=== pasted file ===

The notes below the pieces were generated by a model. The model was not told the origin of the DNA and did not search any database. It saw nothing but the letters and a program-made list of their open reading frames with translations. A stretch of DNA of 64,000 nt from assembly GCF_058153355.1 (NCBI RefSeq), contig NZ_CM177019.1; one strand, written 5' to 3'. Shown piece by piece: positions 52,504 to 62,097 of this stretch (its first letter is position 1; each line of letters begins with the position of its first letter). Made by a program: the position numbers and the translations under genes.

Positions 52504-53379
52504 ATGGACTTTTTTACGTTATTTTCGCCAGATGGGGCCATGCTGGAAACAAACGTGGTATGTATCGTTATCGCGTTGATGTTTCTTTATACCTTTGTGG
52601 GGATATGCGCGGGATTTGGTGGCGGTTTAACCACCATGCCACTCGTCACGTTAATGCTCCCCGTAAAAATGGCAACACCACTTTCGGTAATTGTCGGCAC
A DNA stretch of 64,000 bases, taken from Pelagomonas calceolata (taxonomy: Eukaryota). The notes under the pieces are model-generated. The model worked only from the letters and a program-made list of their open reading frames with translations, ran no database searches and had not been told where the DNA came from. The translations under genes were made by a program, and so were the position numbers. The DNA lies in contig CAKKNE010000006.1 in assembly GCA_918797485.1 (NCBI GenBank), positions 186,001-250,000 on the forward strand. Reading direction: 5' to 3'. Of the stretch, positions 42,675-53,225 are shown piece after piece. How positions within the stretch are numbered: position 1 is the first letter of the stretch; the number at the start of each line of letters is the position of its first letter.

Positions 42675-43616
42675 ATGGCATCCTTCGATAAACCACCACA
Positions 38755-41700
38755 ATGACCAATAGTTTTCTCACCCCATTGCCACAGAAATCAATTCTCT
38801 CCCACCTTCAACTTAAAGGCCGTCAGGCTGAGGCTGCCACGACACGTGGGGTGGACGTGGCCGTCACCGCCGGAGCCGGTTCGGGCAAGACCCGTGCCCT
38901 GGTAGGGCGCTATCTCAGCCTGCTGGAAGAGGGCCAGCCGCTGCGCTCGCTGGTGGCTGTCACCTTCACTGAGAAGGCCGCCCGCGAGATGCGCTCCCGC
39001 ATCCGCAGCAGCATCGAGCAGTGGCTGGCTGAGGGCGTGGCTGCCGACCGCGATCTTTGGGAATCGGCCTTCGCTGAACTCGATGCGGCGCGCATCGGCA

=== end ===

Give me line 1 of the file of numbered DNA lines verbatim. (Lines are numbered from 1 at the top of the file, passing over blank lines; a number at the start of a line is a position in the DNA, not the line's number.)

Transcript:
The notes below the pieces were generated by a model. The model was not told the origin of the DNA and did not search any database. It saw nothing but the letters and a program-made list of their open reading frames with translations. A stretch of DNA of 64,000 nt from assembly GCF_058153355.1 (NCBI RefSeq), contig NZ_CM177019.1; one strand, written 5' to 3'. Shown piece by piece: positions 52,504 to 62,097 of this stretch (its first letter is position 1; each line of letters begins with the position of its first letter). Made by a program: the position numbers and the translations under genes.